Thursday, May 27, 2010

Mystic pizza

Today I got the information I need for two massively huge, earth-shattering stories.
The downside is that the source of these impressive scoops is somewhat dodgy: a woman who refers to herself as a mystic.
She describes herself as a "weird" woman with psychic powers that enable her to see exactly what happened to murdered people, missing kids and the like. She can channel the dead - either in person with you present, over the phone or via skype. It seems technology has aided telepathy indeed. At a price of course. A heft one actually: R700 for her to remove spells, R1 500 to take bad energies out of your house and R700 to speak to your child's invisible friend for 45 minutes. In English or Afrikaans. Payment in Rands, Euros, Pounds or dollars.
She works from her home in Alberton and apparently solved both the Leigh Matthews and Sheldean Human murders although the top cop credited for the successes pretends he doesn't know who she is. She has sessions with clients all over the world apparently and is apparently one of only three people on the planet with her level of psychic abilities. Last week she led the cops to the body of a murdered woman and the killers. The reports I have seen on the murder make no mention of her and refer only to ordinary detective work for the success, but I have not yet followed this up with the police themselves so it all could be legit.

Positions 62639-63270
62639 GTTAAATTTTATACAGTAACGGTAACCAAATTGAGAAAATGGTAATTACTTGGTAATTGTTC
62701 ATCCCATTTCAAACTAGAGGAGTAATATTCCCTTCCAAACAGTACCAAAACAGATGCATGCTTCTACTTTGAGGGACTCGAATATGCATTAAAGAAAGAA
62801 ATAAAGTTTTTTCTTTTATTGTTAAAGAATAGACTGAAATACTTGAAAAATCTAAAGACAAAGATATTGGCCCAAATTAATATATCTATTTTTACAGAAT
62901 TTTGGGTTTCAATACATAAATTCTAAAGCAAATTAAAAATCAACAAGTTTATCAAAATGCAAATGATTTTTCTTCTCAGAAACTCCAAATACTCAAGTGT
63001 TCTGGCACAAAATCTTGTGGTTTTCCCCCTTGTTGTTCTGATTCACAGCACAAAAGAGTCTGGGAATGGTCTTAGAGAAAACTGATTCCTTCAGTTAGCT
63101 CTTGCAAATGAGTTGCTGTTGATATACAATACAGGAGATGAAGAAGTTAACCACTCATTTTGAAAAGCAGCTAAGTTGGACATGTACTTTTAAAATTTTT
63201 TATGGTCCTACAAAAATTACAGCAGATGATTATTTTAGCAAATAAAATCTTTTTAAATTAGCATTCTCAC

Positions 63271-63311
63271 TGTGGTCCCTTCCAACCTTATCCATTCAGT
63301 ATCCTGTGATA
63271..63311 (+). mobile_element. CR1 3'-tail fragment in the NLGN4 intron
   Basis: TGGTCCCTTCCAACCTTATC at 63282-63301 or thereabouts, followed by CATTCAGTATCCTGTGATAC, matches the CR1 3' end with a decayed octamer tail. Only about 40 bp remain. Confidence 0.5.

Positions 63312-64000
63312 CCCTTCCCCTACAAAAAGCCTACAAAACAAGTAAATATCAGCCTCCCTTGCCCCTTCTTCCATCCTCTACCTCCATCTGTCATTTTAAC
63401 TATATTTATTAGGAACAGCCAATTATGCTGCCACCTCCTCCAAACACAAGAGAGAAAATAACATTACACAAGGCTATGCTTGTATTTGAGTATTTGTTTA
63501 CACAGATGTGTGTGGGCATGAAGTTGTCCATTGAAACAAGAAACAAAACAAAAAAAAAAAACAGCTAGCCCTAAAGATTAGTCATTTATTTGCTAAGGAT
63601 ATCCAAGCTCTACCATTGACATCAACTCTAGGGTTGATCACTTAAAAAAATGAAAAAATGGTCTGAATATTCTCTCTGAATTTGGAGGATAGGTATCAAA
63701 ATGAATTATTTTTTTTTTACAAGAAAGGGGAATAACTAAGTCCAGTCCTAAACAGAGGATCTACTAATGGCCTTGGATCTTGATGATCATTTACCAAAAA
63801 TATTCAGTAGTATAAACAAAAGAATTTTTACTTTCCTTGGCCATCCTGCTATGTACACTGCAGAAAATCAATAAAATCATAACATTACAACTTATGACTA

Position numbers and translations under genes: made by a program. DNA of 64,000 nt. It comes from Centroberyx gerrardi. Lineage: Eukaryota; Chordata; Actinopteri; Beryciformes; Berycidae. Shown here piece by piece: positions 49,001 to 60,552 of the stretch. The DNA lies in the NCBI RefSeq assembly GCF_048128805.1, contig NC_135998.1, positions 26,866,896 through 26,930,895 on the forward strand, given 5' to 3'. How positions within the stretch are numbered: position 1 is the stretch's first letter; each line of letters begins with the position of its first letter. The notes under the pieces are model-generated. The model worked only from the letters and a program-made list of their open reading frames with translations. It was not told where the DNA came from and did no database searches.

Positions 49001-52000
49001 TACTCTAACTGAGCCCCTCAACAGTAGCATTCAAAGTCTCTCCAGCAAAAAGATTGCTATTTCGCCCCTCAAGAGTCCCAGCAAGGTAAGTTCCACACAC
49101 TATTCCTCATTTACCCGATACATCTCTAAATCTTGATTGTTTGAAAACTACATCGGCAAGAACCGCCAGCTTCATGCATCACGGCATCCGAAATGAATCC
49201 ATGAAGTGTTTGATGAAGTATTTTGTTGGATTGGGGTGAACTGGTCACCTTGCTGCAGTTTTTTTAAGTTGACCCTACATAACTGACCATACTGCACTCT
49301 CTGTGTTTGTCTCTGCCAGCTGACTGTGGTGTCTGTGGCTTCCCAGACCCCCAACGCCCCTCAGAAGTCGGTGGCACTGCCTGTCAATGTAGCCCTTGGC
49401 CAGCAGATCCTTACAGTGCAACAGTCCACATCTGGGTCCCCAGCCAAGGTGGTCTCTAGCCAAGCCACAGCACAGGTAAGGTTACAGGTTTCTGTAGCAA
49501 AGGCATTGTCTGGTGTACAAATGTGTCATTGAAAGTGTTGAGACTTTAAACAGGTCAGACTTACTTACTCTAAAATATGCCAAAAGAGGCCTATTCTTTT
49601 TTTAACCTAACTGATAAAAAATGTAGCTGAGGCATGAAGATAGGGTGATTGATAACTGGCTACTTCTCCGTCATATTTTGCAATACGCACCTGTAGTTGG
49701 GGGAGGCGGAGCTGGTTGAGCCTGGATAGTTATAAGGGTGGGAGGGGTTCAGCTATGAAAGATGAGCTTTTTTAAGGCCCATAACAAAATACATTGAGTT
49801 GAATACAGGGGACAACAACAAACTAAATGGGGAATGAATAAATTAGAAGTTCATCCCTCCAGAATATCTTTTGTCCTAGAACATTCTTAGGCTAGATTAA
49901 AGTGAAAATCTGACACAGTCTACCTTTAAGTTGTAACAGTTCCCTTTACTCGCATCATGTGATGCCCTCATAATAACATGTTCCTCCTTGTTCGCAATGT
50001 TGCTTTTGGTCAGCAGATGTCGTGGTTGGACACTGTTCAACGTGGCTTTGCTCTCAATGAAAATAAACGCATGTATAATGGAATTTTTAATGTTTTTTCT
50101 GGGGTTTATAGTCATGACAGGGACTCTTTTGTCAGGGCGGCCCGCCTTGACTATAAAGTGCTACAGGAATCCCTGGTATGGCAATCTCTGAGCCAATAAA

It was while getting the whole lowdown on the murder she solved in Joburg's southern suburbs that I slipped in some subtle questions that gave me the info for my two big scoops.
Mystic: Yes, I have solved a lot of murders. The police call me up all the time and I just work through another dimension and connect with what happened. I can't really explain how this works.
Jozi Journo: So do you perhaps know what happened to the six missing girls that everyone thinks Van Rooyen snatched.
M: Well, I have never, ever told anyone this before. But one day I was on holiday in Durban when a woman came up to me on the beach and asked me to go somewhere with her. My husband didn't want me to go, but I knew I would be fine and told him not to worry. This woman put a blind fold on me and took me to somewhere I don't know and introduced me to a man. I knew immediately he was one of Gert van Rooyen's victims who had never been identified and had been hiding since he ran away from home as a child. He told me all the things Gert and Joey Haarhoff used to do to them - torture, electric wires on their private parts and rape them and horrible things like that. Gert murdered those girls and took them to a funeral parlour up the road from his house where he hid them in coffins underneath the bodies of dead people, so they got cremated and the bodies will never be found.
JJ: Ooookay. So why does this guy not want to tell anybody else his story? Why would he not want to give the information to the police, or the families?
M: Well, he's very freaked out mentally and I did promise him that I would never, ever tell anyone about him. And also he is still scared because there were other people involved.
JJ: And would you perhaps know what happened with Madeleine McCann?
M:Yes. Her uncle did give me a call and I told him to have them spray the flat with luminol and they would see the child's blood everywhere. Those two guys you saw on the TV after her disappearance, those are the ones who killed her. I saw them throw her body overboard on a boat somewhere. So that's why she has never been found.